Is a Doctor of Physical Therapy Degree Worth It? If you’re dreaming about helping patients restore their mobility and quality of life, and you’re exploring what it would take to become a physical therapist, you may be wondering, “Is a degree in physical therapy worth it?” The answer to this question depends, of course, on your personal career goals. Some people choose to become physical therapist assistants because only a two-year associate degree is required. It’s true that pursuing a doctorate takes time and effort; however, there are countless advantages to earning a Doctor of Physical Therapy degree. To that end, let’s look at some of the factors that make a Doctor in Physical Therapy (DPT) degree the best first step on an exceptional career Read more
Dr. Kimatha Grice ’13 was providing occupational therapy at a camp for children with burns when a carload of clowns arrived, changing the campers’ mood and her career. As a child, Grice dressed up as a clown every Halloween. At the burn camp, she connected that love of clowns with her career in healthcare. She joined a “clown alley” (what clowns call their organizations) and started visiting patients at MD Anderson Cancer Center in Houston.
After joining the faculty of the University of Texas Health Science Center at San Antonio, she formed a local clown alley and started a hospital visitation program—TLC: Tender Loving Clowns. Next, she brought her love of humor to students with an interprofessional elective course, Laughter is the Best Medicine: Humor in Healthcare.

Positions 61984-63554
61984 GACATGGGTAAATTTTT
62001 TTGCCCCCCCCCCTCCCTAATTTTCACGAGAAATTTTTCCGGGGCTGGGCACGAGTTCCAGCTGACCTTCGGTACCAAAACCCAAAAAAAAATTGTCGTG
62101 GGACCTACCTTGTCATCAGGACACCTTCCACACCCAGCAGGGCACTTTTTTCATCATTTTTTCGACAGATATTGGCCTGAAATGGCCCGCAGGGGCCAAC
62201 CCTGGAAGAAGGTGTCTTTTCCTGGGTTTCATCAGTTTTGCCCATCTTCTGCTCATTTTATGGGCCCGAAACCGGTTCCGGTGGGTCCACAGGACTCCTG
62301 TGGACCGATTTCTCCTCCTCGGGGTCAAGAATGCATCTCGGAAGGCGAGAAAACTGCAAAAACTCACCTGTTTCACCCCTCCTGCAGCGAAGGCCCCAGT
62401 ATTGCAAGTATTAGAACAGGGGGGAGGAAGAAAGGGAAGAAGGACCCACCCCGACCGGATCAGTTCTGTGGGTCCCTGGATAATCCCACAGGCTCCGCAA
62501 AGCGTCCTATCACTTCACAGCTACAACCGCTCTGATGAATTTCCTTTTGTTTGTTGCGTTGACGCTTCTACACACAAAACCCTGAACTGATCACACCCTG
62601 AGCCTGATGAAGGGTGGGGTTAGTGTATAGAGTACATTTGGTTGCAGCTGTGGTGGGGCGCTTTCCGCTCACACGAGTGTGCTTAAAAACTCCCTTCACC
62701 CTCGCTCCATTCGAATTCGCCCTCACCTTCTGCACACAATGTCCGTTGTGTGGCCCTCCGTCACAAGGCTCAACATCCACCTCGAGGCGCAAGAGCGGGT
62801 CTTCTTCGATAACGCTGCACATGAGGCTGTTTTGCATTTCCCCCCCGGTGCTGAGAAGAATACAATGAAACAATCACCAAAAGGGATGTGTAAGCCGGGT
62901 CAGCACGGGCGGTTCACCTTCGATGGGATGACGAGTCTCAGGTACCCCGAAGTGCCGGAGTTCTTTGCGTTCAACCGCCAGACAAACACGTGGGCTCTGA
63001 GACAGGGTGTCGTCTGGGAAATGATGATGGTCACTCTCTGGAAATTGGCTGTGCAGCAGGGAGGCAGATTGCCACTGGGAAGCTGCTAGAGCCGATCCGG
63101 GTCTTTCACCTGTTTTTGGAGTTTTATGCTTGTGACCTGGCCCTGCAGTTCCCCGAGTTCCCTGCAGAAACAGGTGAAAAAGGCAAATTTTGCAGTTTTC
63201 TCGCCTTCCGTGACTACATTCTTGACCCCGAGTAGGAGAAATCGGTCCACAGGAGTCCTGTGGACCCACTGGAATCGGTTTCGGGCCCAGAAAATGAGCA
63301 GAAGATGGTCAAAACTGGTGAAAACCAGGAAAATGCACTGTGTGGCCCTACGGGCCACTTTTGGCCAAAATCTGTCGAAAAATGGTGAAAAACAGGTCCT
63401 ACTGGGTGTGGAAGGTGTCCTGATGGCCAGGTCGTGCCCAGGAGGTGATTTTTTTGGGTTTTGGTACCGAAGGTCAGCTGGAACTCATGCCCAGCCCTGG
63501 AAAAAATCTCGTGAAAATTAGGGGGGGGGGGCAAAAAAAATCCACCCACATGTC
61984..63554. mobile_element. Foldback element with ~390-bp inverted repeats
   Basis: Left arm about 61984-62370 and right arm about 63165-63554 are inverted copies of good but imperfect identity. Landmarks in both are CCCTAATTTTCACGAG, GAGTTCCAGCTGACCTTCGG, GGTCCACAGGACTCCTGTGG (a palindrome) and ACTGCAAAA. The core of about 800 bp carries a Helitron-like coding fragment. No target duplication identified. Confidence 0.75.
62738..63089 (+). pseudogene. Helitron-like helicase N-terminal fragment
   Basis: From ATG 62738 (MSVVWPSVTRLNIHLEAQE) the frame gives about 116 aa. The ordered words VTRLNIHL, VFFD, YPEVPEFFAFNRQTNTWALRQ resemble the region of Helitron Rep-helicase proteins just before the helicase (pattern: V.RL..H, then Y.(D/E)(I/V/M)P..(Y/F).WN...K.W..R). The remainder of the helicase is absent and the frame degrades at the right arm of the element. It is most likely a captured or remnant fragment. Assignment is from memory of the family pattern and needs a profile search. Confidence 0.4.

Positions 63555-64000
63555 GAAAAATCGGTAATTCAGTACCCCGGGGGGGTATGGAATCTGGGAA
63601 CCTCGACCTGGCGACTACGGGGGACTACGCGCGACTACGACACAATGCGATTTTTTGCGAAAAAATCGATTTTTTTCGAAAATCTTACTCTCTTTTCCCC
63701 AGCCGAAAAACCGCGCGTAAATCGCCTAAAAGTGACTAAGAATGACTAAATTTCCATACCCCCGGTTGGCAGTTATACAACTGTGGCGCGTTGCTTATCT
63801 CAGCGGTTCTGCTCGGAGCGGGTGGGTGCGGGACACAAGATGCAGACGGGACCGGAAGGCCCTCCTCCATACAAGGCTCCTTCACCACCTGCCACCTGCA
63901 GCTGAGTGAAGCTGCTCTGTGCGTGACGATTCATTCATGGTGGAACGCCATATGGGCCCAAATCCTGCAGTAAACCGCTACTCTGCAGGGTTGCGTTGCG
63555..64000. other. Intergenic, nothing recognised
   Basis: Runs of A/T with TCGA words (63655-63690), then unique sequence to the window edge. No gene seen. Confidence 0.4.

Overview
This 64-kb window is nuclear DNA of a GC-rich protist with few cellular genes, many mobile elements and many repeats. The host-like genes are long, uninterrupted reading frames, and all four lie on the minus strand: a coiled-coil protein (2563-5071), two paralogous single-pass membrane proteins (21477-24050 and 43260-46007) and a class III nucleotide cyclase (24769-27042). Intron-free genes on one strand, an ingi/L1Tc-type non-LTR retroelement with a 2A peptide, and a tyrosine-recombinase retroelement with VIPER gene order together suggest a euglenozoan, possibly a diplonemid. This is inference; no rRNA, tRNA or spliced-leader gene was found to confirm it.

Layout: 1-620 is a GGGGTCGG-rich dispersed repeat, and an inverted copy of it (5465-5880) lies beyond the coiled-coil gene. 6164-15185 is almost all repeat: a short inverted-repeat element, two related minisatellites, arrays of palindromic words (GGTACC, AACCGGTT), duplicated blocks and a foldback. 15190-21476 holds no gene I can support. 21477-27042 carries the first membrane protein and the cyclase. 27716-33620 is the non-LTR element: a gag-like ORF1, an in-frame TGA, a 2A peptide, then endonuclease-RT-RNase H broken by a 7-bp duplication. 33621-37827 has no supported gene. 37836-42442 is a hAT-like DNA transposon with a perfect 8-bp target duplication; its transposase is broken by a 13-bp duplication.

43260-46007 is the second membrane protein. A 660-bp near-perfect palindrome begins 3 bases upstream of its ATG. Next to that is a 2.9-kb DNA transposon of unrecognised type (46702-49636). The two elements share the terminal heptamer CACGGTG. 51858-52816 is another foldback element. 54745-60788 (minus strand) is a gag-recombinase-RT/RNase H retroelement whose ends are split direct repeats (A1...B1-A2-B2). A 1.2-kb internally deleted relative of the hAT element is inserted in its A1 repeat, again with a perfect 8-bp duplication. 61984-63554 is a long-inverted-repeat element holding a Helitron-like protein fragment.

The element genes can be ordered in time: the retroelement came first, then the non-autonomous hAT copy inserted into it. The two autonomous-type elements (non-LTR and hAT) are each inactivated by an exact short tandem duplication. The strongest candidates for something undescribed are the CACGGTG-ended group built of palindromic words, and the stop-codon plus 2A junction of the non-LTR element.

Here the Post Professional Doctor of Occupational Therapy graduate offers advice that everyone can use to improve patient outcomes.
Use Humor with Patients
“In a nutshell, humor helps with communication and establishes rapport. It works in all healthcare professions to break the ice and put people at ease. Studies across cultures have shown that humor is a bonding mechanism. If patients feel a bond with us, they will be more relaxed and see us as more than a therapist there to inflict pain.
“Look patients in the eye and talk to them, and when you see an opportunity, inject something lighthearted or humorous. If they respond, that’s the green light. If they don’t smile or laugh, back off and stay on task. Many times, patients start it. If you ask them a question and they give you a silly answer, then you know this is someone who will appreciate you being more lighthearted.”
Lighten Up the Workplace
“The same benefit you have with patients you get with co-workers—better communication. During a serious meeting where there’s disagreement, for example, if you interject humor and get everyone to step back and laugh, then the situation won’t be so tense and the group can be more productive.
“Humor can also be an everyday thing. When I ran a hand clinic, Friday was joke day. Everyone shared a cartoon or joke, and we gave a prize for the one with the most votes.”
Recharge Your Humor Battery
“Burnout is high in health professions, so it’s important to recharge your humor battery. I collect cartoons and funny stories in a humor notebook. I encourage students to create their own because it gives them something tangible they can get a laugh from at any time. Many start a notebook in the course and keep it up after they graduate with funny stories from work and silly photos of their kids.
“There are physiological studies that show laughter helps breathing, lowers blood pressure, and releases endorphins. Even if you force yourself to laugh, you get the same benefit.
“Our goal should be to get everyone to laugh more.”
Here’s one of Dr. Kimatha Grice’s favorites for all ages:
Why don’t ducks like to fly upside down?
Because they don’t want to quack up!